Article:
Physically, it’s US$155 million ($202 million) of bricks and mortar. Psychologically, it’s a huge brick in the football wall.
Orlando’s new stadium, and its fan-friendly design, is more proof the MLS truly “gets” what makes football great. They’re laying some seriously fertile ground on the far side of the Pacific. Perhaps more than most people, especially in Australia, would give them credit for.
Historically, despite a relative disparity in popularity and global influence, Australia and the USA are seen to be fairly similar markets when it comes to football.
The presence of other sports, added to the large distances from football's heartlands, geographic size and population make-up make them remarkably similar already, before one even considers the like-for-like in our football history.
Major League Soccer is a tick over ten years older than the A-League, which is about right: the USA is a solid decade ahead of Australia in most football metrics. Maybe even a bit more now.
There have been periods – probably about 10 years ago – when the gap seemed to have almost closed. The Socceroos were probably a better team than the “USMNT”, who took just one point at the 2006 World Cup and couldn’t get out of a soft group (albeit featuring eventual champions, Italy).
Domestically, the A-League average crowd in 2007–08 was 14,610. The MLS, with the glow of David Beckham and ten years of maturity under its belt, was averaging just 1500-2000 more at the same period.
Fast forward to the present day and even with Beckham long-retired, there is no contest. The MLS averaged crowds of 21,692 in 2016 – almost 9000 more than the A-League’s present average this season: 12,888.
The US national team is stronger internationally, in both men and women, although this shouldn’t be entirely unexpected. This is the generation who grew up with the legacy of USA ‘94 and, on the men’s side, has been able to play in a fully professional, top-10 world league without leaving home.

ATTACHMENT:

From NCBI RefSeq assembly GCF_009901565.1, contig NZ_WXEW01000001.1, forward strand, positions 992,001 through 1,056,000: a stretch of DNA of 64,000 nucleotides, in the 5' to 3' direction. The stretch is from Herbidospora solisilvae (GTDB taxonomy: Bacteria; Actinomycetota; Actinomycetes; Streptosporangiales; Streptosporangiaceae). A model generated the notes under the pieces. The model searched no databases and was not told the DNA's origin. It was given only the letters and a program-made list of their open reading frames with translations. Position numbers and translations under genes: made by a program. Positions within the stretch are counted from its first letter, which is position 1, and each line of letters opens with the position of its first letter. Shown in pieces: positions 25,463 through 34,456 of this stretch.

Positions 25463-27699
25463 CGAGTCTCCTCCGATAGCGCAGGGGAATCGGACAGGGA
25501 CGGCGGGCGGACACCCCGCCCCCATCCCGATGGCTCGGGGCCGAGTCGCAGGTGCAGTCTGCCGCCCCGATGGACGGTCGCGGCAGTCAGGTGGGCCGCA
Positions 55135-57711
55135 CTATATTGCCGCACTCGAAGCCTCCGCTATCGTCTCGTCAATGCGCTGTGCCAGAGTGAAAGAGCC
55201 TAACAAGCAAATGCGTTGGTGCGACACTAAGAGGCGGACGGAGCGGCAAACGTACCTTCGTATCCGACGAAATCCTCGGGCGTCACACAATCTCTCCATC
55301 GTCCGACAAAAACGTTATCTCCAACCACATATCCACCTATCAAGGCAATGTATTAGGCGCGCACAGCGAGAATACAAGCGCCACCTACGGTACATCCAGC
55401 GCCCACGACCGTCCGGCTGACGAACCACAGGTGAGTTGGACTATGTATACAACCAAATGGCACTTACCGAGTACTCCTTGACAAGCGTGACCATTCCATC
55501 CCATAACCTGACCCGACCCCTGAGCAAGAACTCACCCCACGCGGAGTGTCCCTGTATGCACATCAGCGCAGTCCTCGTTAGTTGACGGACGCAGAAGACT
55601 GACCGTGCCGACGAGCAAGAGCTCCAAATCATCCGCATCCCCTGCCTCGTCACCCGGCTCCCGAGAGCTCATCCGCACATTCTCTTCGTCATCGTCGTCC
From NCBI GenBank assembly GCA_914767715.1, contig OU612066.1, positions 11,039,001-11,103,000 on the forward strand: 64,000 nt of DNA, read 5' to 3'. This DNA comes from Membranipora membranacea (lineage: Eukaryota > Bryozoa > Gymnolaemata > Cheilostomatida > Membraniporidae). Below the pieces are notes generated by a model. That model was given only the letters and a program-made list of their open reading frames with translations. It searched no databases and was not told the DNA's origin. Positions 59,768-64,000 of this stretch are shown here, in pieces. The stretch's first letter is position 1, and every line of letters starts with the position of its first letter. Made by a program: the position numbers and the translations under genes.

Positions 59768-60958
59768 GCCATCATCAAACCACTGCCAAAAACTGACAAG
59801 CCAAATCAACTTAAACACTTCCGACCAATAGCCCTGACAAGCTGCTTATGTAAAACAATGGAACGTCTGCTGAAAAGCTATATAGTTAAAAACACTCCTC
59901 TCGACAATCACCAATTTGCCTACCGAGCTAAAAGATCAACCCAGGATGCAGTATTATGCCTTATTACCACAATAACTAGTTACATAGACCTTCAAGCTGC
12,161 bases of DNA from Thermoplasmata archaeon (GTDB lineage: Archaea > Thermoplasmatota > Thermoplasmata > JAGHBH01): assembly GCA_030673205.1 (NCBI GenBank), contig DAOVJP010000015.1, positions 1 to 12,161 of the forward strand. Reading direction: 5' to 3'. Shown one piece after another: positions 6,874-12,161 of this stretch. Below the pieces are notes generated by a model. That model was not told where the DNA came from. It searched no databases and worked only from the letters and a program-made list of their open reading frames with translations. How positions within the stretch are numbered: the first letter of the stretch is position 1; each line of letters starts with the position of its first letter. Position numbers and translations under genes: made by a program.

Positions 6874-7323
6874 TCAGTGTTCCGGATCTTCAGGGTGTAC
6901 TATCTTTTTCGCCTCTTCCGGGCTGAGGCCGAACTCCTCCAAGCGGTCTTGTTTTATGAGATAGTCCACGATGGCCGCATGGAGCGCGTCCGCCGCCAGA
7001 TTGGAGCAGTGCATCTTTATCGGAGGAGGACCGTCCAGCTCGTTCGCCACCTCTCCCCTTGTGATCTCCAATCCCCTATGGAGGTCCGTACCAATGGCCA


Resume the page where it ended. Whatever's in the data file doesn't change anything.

Despite the best efforts of all involved, the A-League and its clubs have not been able to take the next leap forward as the MLS has.
We’re all aware of the many problems the A-League faces, but the MLS faced many of the same ones a decade ago. We need to watch and learn from their experiences.
Their critical difference? Cold harsh cash investments. We all know about the marquee names that have been flooding into their market, but most of the clubs have new, football-specific stadiums, and those who don’t are planning moves of their own.
By contrast, not one A-League-specific stadium has been built. Everything has been multi-purpose, with gaping end-zones for the rugby codes. The one football-specific stadium we do have, Hindmarsh, was rebuilt for the Olympics in 2000 – and it’s still the best.
Fans at Sporting Park in Kansas City, for example, can just about rip the shirt off the player’s back. At the Avaya Stadium in San Jose and Red Bulls Arena in New Jersey, you’re almost falling on top of the play. It’ll be the same in Orlando. All provide an atmosphere (critically, many have all-around roofs) that you can’t afford to miss out on.
So much has been invested in the match-day experience that the MLS now resembles one of the elite leagues of the world. Private investment has fuelled most of it, as clubs owners dig into their pockets to fund great stadiums and memorable experiences.
I admire our A-League owners enormously – losing money, in large or small amounts, thankless task – so this shouldn't be perceived as a shot at at them.
But if we're looking for reasons as to why the MLS has surged ahead, the disciplined, relentless investment of those in charge might just be the answer.